The transcripts of the testimonies from the senior representatives of the four companies involved are available for download here, and I have read all of them. In summary, relevant to what we’re talking about here:
1. BP pointed out that Transocean’s BOP failed.
2. Transocean made the point that all activities were carried out in compliance with BP’s operating procedures and specfications, which they have no choice but to follow.
3. Halliburton also made the point that it is “contractually bound to comply with the well owner’s instructions on all matters relating to the performance of all work‐related activities”, the well owner being BP in this case, and that “the cementing work on the … well was completed in accordance with the requirements of the well owner’s well construction plan”.
4. Cameron said “it is far too early to draw conclusions about how the incident occurred.”
Which is all perfectly true and is no more than can be expected. Something has gone wrong, nobody is sure what. BP points out the bleeding obvious, which is about all they can say without veering off into the realms of unhelpful speculation. The rest of them say to the best of their knowledge they were doing everything properly, i.e. following BP’s procedures. Either BP’s procedures are inadequate or somebody has not been following them, but until they can figure out what happened nobody is in any position to make a call one way or the other.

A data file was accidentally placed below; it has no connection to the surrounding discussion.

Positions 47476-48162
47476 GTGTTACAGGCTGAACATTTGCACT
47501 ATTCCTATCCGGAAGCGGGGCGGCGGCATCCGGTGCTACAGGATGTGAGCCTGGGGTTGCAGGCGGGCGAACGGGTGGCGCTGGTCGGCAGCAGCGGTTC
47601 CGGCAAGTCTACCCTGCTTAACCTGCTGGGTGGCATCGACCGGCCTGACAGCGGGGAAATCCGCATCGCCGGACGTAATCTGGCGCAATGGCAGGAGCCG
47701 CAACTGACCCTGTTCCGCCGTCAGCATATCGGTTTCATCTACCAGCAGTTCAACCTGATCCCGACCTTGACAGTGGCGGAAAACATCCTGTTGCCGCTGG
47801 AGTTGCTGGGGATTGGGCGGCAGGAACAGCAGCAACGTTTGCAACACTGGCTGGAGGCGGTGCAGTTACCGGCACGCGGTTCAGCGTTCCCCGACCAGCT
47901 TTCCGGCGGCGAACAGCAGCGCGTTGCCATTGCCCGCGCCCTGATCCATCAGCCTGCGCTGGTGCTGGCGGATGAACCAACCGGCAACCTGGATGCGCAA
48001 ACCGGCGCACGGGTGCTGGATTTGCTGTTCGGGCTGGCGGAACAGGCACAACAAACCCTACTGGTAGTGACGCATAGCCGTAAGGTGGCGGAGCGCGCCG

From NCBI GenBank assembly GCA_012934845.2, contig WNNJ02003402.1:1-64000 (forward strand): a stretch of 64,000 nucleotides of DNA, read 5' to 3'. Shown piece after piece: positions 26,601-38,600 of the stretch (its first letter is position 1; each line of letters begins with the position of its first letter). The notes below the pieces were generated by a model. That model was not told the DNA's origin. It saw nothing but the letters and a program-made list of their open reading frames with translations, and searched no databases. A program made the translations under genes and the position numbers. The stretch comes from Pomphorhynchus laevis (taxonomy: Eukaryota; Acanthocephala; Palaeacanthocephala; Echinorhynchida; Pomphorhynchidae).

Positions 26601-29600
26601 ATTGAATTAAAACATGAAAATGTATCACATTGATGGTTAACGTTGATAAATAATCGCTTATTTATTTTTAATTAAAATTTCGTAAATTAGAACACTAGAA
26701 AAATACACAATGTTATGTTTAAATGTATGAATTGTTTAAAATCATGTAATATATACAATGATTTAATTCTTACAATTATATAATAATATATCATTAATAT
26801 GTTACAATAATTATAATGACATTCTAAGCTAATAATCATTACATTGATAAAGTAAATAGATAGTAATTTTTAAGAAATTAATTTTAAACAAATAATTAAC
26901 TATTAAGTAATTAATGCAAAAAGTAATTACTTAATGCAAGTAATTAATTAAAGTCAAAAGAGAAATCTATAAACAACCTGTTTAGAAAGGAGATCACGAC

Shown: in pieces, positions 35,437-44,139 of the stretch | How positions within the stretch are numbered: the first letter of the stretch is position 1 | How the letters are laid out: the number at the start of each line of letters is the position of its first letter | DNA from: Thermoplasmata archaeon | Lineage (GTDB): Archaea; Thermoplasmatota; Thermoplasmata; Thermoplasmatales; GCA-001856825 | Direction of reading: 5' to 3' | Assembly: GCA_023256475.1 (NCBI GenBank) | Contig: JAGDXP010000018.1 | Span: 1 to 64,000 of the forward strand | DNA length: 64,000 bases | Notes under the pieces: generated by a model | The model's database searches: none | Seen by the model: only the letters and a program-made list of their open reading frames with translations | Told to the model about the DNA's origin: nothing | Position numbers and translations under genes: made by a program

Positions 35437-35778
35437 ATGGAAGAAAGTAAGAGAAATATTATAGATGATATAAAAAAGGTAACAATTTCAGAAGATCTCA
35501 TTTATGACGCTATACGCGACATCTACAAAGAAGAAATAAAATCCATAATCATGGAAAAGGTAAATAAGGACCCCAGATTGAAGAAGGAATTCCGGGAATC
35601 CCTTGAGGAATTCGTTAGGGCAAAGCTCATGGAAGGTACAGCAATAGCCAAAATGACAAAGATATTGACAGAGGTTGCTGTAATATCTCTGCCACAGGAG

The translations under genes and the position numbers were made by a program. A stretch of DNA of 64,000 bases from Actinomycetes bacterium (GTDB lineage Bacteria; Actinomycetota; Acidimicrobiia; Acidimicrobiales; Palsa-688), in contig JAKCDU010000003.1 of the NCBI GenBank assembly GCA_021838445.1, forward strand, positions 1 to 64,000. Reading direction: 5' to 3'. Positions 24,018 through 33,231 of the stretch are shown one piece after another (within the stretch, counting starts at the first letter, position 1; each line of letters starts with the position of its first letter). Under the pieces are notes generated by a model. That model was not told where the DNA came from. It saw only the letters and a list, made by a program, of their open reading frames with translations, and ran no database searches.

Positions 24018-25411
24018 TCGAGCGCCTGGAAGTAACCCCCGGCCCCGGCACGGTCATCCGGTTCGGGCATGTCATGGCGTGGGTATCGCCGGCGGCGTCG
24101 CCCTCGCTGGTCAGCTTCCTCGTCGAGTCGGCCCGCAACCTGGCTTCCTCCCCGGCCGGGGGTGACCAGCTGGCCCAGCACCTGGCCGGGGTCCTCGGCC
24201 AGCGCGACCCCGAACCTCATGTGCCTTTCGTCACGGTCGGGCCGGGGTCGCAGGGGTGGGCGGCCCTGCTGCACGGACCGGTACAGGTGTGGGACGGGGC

Personally, I’m struggling to see what Obama’s problem is other than perhaps he is trying to show he is a man of action and not just pretty words by sounding tough on people who genuinely don’t have the answers to the questions everyone is asking. What does he expect them to do, admit responsibility for something they don’t even know for sure has happened?
Contrast this with an aeroplane crash. An investigation gets launched, the airline is expected to take a prominent role and assume certain responsibilities, but nobody expects the carrier to assume full responsibility for all aspects of the crash before the investigation is complete. If there was speculation that the engines had failed, one would expect the engine manufacturer to be allowed to state their position based on what is actually known, and the carrier to refer to the role of the engines in the disaster, without the country’s president berating them both for not, well, who knows what? Making stuff up?
As Upstream Online sensibly put it:
We will not pass judgment at this stage on the cause of the accident and whether that could have or should have been prevented. Facts are simply too scarce at this stage.
It’s a shame President Obama couldn’t avoid making populist speeches aimed at shoring up his collapsing approval ratings and wait for the facts to emerge. He would also do well to acknowledge that BP have responded to the incident in a manner which is much less deserving of the criticism it is getting from some quarters.
Incidentally, in all the media reports I’ve read on the incident, Upstream Online were alone in being gracious enough to note:
However, one immediate observation is that once the initial explosion and fire had occurred, the speed and professionalism of the evacuation, rescue operation and emergency response seem to have been top notch. The response, it would seem, was instrumental in preventing more lives from being lost.
Indeed. Eleven men have been tragically killed, but a lot more were saved. Gratitude is owed to those who made it so.